The first step in discussing the necessity of uptime is to understand the cost of downtime. According to a survey reported by TechRepublic, 80% of businesses insist on 99.99% uptime from their service providers, and 15% of businesses are pushing further to demand 99.999% uptime. This high availability uptime (sometimes called “five nines”) means that systems will be available for all but 5 minutes a year, saving a company several hundred thousand dollars annually. Small and medium-sized companies are often working with a fairly limited budget so few can afford to lose that kind of money.

Look for transparency

Potential cloud service providers should be willing to share information with you. For example, the way the company computes downtime may not be as simple as you think. For example, a company might calculate downtime by minutes available per user. In a system with 100 users, for example, 99.99% uptime could mean that a system is down for several hours before a company receives service credit.  

Cloud service providers should be using monitoring software to track issues and problems with their service. They should be willing to share that information with their partner companies, giving – at the bare minimum – the ability to run reports.  

Consider the contract terms

In general, it’s a good idea to partner with any vendor long enough to establish a solid knowledge base and get a feel for their service. Standard service contract periods are designed to ensure that provider companies can properly budget resources and that client businesses can budget for recurring costs.

That said, knowing the conditions for exiting your contract is important. Being trapped for too long with a service provider who cannot satisfy your needs, delivers inconsistently or costs the company time and money can be a disaster for any business.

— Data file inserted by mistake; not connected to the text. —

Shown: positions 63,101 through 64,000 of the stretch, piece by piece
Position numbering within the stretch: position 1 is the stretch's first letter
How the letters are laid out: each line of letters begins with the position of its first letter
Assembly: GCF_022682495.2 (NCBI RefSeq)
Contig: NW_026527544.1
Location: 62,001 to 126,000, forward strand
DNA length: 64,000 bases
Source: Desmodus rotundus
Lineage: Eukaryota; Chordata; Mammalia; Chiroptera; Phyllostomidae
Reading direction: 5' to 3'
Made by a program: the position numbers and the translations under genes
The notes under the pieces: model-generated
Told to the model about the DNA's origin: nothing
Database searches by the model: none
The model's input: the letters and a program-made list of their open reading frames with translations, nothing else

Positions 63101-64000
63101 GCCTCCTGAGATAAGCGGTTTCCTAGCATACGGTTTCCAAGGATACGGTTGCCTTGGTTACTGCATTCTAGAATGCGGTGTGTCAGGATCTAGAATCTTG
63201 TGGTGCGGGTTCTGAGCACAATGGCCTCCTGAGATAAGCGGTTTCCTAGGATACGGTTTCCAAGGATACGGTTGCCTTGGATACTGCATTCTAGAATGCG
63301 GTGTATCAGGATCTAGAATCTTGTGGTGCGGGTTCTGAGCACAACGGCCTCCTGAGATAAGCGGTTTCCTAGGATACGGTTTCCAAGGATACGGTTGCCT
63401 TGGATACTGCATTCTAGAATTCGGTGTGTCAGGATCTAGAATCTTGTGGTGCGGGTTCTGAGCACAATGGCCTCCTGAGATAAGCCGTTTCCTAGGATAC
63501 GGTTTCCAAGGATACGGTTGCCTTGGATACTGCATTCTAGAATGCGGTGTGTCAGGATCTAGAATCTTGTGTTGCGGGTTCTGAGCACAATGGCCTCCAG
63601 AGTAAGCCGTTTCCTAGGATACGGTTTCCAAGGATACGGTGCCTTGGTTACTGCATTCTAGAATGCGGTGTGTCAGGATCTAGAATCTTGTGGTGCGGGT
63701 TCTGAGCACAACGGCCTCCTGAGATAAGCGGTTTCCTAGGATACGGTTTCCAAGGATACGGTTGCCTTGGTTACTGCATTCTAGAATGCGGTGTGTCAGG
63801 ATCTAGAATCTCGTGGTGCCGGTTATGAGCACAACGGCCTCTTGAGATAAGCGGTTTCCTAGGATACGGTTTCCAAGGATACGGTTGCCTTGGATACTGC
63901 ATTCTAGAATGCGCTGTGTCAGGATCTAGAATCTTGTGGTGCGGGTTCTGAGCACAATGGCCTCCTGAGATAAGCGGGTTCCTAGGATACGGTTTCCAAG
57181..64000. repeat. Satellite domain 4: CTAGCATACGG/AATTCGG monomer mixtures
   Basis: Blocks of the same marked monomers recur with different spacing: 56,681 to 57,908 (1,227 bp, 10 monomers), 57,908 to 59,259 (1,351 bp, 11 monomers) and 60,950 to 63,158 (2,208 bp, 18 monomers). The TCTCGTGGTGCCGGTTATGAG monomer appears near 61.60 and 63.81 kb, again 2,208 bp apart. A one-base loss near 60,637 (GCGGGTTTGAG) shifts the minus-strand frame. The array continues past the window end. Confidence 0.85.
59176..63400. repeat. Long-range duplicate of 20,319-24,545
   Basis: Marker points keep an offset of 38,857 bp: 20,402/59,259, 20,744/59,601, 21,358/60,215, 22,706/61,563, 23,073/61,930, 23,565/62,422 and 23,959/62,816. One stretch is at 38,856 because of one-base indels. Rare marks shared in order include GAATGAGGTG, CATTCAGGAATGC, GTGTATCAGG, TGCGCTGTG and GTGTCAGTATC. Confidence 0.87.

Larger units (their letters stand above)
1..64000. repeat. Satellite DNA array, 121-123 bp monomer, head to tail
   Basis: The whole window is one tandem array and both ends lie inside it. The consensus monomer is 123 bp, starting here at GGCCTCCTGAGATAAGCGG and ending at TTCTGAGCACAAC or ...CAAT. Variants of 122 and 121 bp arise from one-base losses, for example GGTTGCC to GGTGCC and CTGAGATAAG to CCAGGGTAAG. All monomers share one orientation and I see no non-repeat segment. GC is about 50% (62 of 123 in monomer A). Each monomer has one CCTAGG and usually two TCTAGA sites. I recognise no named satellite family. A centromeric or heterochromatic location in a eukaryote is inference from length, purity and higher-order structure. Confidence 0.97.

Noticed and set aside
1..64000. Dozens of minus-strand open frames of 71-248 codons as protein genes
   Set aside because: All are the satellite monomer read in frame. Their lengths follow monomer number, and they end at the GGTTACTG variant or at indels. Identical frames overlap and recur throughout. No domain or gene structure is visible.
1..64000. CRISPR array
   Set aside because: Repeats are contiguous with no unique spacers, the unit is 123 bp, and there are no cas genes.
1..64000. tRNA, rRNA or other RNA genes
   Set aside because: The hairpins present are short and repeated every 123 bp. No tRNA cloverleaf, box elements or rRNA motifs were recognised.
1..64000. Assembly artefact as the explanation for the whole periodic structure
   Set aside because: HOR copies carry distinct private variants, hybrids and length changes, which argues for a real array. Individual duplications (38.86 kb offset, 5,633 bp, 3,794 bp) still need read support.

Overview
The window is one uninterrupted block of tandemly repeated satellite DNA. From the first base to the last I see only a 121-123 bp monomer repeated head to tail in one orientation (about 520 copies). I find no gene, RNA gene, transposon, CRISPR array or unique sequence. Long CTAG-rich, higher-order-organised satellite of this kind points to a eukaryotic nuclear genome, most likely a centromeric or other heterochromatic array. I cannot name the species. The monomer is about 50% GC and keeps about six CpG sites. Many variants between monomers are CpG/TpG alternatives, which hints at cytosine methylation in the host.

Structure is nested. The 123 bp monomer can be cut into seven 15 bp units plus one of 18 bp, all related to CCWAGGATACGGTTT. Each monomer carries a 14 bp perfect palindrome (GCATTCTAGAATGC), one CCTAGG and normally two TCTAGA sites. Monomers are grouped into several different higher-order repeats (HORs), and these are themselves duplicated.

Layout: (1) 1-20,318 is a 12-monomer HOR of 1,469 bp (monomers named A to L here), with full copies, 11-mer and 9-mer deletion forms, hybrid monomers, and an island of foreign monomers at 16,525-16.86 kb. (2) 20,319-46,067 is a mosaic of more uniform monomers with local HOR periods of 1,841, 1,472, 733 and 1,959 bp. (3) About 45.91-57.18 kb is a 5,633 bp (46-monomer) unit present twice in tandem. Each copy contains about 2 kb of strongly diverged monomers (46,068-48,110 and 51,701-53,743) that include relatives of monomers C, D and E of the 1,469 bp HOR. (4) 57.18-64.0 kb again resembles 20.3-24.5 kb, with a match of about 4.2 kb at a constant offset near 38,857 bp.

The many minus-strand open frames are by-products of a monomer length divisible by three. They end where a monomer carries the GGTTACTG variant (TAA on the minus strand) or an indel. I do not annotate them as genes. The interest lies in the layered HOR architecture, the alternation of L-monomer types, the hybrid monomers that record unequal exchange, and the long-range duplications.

Ask the provider what terms allow either party to cancel the agreement. Also, always read the Ts and Cs (terms and conditions) of any contract signed. If the provider promises something different, get that in writing as an addendum or change order. Contact your managed IT services provider for help finding and implementing the right cloud solution for your business.

How to minimize downtime in the cloud

Sometimes downtime happens and there’s nothing you can do to control it. However, with some forethought, you can set yourself up for success and minimize whatever downtime does occur.

Here are a few points to consider when configuring your cloud infrastructure.

Stay on top of security

One case of downtime that can be catastrophic is a security breach. Not only are you losing productivity time but you could also be losing data.

This includes aspects like making sure your firewall settings are current, changing passwords periodically, updating software regularly, and training employees to follow good security practices.

Make sure your network security is up to snuff and you will be eliminating several vectors for sudden downtime.

Backup and disaster recovery

If you don’t have a backup and disaster recovery plan (BDR plan) in place already, then it should become your top priority. In the event of catastrophic failure, irreparable hardware damage, or even natural disasters, an effective BDR plan can save your organization a lot of pain and loss.